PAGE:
How To Assault People With Your Resume
By Dave Carvajal on January 5, 2018 in business, careers, executive-coaching, executives, Leadership, learning, performance, productivity
Send them a seven (7) page resume.
Worse, write a long boring email that no one wants to read introducing yourself.
Worse plus, have a four (4) page cover letter in addition to the long, boring email self-intro.
The most worse, get someone to introduce you while violating the double opt-in email intro rule.
Regardless, I offer help. Kindness is so important. Especially, when people are in career transition and need advice. Here’s how I responded to Peter’s assault (yes, all of this really happened. Exactly like this. It happens every day. People think they are actually doing you a favor. I know! Crazy.):
Hey Peter — thanks for your note!
I want to be helpful to you.
Here’s my straight impression. Your email and cv are too long. Also, they lack a clear focus.
2 most important points to convey clearly:
What can you do? (no one buys the hammer that is also a screw driver — decide & commit!)
Who (what kind of company) can you do it for?
Trying to be all things to all people is not the answer. Also, writing a resume like a technical manual (list of your accomplishments) is less effective than writing it like a marketing brochure (benefits to the buyer).
If you get your resume professionally written, send that to me.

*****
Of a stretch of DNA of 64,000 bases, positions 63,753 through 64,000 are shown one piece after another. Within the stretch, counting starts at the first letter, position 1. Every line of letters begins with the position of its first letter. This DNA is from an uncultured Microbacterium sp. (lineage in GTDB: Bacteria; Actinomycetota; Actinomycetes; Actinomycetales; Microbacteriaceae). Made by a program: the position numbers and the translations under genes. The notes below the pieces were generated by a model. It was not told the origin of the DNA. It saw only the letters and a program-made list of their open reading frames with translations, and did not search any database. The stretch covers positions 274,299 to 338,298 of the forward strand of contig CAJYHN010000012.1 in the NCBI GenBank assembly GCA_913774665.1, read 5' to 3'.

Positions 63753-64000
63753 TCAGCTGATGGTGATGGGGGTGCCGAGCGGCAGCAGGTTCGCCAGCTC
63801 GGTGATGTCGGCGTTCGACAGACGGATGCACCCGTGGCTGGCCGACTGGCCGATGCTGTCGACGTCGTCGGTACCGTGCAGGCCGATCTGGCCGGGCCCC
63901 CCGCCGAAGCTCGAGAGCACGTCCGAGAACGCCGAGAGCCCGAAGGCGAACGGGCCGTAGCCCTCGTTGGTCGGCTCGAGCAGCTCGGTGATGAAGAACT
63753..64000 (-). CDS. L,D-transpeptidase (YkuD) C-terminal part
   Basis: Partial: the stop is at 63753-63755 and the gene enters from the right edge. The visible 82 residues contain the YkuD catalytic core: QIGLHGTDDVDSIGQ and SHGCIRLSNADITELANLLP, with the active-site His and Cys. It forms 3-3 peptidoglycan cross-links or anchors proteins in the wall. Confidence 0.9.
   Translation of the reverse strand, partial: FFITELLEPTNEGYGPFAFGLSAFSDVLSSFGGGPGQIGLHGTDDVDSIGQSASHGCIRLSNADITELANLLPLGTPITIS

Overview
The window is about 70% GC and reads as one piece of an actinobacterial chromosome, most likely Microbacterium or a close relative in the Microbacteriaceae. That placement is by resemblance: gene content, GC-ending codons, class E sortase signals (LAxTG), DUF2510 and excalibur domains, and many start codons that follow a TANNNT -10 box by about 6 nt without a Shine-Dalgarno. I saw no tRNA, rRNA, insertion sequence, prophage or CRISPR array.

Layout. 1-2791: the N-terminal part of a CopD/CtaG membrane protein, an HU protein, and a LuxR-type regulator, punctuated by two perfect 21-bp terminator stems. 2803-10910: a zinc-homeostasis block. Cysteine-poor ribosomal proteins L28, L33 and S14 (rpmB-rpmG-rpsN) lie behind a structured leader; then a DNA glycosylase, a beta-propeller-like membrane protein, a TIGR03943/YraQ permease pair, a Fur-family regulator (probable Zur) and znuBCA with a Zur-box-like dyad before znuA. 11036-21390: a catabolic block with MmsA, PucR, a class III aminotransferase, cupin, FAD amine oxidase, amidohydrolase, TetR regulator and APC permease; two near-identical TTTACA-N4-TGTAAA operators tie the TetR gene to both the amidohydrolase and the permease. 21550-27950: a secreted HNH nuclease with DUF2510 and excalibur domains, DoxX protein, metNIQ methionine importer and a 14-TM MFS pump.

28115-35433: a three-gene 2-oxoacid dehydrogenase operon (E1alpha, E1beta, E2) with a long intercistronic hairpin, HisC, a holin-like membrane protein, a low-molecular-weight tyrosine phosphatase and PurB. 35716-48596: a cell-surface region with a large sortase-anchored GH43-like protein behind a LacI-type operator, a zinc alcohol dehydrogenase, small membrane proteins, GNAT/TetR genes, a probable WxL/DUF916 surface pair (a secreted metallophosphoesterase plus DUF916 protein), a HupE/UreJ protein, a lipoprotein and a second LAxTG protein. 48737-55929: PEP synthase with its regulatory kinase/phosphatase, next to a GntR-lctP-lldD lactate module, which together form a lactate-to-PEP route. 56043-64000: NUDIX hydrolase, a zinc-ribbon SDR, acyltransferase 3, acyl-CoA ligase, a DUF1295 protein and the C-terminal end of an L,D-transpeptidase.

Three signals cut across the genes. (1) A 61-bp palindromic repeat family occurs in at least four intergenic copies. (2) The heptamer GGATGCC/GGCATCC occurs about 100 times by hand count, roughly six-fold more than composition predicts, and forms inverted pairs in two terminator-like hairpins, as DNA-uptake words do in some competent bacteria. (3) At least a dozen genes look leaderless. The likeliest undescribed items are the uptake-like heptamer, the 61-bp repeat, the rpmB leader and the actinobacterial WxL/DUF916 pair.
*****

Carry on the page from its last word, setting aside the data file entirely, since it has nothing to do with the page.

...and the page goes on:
All the best,
Here is his original, cold outreach email (it came with an attached 7-page resume, and a 4-page cover letter titled CoverLetterSynopsis. The ‘synopsis’ was more than 900 words):
Thank you for connecting via LinkedIn.
I have been a venture executive in large companies/entrepreneurial firms and have experience with new ventures/startups, tech investment, international business development, marketing, strategic alliances, P3 and emerging tech/innovation. My career track has placed me at the intersection of energy/transportation/technology /innovation/alliances and venture capital.
I have worked in sales and corporate development, venturing and venture capital environments within large organizations, in consulting/professional services firms, with P3 public-private partnerships, with fledgling startups, with new technologies/IP and with new approaches/business models. Each of these experiences honed abilities to move from concept to commercialization; to act as a change agent, trusted advisor or interpretive manager; to work with global, multidisciplinary and multicultural teams; to structure strategic alliances among diverse groups; and to cultivate an appreciation for the long, complex sales cycle for consultative and iterative client engagements.
In several of these roles, I have successfully identified, grafted and combined smaller companies’ technology breakthroughs with the wherewithal and staying power of larger companies, enabling sustainable innovation. I have also engaged in active scouting and evaluation of several emerging technology areas: energy-mobility, multimodal & autonomous transportation, smart cities, IoT, predictive analytics, connected home/health, digital lifestyle and block-chain, as examples.
Please see attached my resume/CV and cover letter overview.
I believe these skills and performance metrics are markedly transferable to opportunities you may be pursuing. I look forward to commencing a dialogue. Thanks again.
It all ended quite nicely:
Thank you for your helpful and candid feedback. I will get back to you with a professionally crafted resume for your review.
We live to triumph and inspire another day!